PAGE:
Life's Little Mysteries

How Did Dinosaurs Have Sex?


Paleontologists spend a surprising amount of time contemplating dino sex. They have all kinds of theories as to how it went down, but unfortunately, there's no actual flesh to, well, flesh out the details.

Birds and reptiles are dinosaurs' closest living relatives, and because they all have a cloaca a single opening for urination, defecation, and reproduction most paleontologists believe that dinosaurs did the deed through such an orifice as well.

This may not have required a penis. Some birds reproduce by squirting semen from one cloaca at another in what modern ornithologists call a "cloacal kiss." Their dino ancestors may have engaged in that rather unsexy form of sex kissing too.

On the other hand, males might have had penises, and very prominent ones at that. From zero to enormous, the ratio of penis length to body size varies drastically among dinosaur descendants, making it next to impossible to speculate on the question of their endowment. Some two-foot-tall ducks, for example, have 7-inch penises , while 15-foot-long crocodiles have mere 4-inch members. A 40-foot-long Tyrannosaurus rex , therefore, may have had a 10-inch penis, or a 12-foot-long one.

Furthermore, according to Brian Palmer at Slate, "Paleontologists can only guess about mating positions, duration, and behavior. The majority view seems to be that large males like the Mamenchisaurus a 60-foot-long behemoth featured in the new exhibition [at the American Museum of Natural History] probably mounted from behind, like modern giraffes and elephants."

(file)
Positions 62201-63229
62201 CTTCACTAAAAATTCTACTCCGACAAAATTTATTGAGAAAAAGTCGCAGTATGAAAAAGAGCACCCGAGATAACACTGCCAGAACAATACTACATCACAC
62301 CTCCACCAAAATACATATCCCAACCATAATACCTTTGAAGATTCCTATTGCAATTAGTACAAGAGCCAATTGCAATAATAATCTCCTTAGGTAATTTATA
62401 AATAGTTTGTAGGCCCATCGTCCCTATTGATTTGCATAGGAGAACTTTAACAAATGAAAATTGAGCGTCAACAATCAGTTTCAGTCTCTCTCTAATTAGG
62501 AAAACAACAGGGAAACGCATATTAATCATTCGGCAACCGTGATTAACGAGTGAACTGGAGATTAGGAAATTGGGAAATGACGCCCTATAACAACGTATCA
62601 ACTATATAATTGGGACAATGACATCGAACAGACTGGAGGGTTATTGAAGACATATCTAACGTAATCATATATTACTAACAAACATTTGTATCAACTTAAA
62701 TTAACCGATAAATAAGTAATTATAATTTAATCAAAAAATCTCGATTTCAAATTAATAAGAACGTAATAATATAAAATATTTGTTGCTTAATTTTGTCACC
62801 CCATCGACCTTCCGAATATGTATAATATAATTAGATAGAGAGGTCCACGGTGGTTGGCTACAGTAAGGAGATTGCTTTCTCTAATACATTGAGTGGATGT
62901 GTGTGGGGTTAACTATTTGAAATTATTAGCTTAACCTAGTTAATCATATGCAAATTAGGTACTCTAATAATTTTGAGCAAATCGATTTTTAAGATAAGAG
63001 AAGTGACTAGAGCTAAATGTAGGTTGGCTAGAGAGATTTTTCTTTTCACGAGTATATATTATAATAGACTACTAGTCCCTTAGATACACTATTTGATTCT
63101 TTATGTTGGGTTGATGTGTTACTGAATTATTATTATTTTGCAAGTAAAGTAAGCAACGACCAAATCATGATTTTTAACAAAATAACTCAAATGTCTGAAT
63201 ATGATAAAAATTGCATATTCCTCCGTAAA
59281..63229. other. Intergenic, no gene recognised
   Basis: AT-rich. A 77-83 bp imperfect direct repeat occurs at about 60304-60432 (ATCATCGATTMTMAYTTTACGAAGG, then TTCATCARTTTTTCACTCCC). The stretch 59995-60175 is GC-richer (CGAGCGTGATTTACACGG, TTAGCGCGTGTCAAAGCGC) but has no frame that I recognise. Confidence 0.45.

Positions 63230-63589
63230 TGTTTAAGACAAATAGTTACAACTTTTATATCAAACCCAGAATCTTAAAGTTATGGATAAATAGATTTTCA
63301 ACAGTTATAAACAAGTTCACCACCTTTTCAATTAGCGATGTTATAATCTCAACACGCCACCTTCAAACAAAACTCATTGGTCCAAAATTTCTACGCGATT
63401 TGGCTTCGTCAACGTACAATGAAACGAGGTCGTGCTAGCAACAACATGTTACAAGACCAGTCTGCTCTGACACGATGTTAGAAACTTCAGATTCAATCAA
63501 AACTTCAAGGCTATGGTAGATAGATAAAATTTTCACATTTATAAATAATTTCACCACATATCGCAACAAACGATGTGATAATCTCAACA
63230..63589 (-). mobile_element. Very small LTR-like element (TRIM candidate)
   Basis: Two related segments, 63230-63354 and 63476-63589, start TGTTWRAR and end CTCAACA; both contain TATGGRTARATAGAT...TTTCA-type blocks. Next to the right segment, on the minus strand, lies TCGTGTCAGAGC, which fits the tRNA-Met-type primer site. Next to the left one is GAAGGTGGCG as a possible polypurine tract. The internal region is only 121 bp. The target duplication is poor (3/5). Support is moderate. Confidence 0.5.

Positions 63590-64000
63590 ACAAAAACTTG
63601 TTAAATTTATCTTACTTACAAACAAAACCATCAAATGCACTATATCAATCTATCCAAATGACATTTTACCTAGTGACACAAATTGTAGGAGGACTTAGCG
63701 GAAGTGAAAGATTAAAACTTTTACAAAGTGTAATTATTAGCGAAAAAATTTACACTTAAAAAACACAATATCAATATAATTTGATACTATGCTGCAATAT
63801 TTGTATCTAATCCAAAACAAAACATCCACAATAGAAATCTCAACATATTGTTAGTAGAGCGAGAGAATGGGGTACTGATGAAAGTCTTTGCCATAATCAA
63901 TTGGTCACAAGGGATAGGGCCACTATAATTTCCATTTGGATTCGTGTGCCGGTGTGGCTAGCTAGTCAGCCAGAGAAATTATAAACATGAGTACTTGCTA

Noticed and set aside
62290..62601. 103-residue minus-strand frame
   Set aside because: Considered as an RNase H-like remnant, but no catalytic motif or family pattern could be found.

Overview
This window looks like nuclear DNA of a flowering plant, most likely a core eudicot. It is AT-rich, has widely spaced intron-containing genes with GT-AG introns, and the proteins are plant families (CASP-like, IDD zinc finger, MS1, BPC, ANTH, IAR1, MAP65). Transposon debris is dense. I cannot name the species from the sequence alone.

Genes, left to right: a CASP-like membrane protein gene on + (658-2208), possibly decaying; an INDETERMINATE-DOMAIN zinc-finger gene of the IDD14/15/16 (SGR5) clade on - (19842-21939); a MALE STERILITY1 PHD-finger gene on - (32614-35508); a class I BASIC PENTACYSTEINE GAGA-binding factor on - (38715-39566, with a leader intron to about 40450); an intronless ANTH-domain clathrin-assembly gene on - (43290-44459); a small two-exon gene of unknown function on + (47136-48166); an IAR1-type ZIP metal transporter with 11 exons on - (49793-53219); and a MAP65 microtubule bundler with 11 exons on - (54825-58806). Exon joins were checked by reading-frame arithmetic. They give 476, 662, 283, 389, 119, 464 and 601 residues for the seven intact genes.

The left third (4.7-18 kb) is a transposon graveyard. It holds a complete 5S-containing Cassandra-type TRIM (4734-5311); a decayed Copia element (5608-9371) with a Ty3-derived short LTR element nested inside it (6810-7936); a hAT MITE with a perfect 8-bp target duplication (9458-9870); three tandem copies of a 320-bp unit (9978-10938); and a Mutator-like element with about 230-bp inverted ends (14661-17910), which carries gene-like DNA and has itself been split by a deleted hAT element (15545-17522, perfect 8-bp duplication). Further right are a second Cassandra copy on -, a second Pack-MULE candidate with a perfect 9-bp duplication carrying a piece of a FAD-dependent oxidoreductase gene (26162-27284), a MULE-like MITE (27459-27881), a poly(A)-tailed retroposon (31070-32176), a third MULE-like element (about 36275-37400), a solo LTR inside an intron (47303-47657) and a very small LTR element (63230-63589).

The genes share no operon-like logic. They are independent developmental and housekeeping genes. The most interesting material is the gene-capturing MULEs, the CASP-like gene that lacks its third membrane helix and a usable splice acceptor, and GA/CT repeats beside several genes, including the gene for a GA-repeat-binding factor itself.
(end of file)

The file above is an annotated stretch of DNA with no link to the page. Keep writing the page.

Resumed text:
Follow Natalie Wolchover on Twitter @nattyover.

Natalie Wolchover

Natalie Wolchover was a staff writer for Live Science from 2010 to 2012 and is currently a senior physics writer and editor for Quanta Magazine. She holds a bachelor's degree in physics from Tufts University and has studied physics at the University of California, Berkeley. Along with the staff of Quanta, Wolchover won the 2022 Pulitzer Prize for explanatory writing for her work on the building of the James Webb Space Telescope. Her work has also appeared in the The Best American Science and Nature Writing and The Best Writing on Mathematics, Nature, The New Yorker and Popular Science. She was the 2016 winner of the  Evert Clark/Seth Payne Award, an annual prize for young science journalists, as well as the winner of the 2017 Science Communication Award for the American Institute of Physics.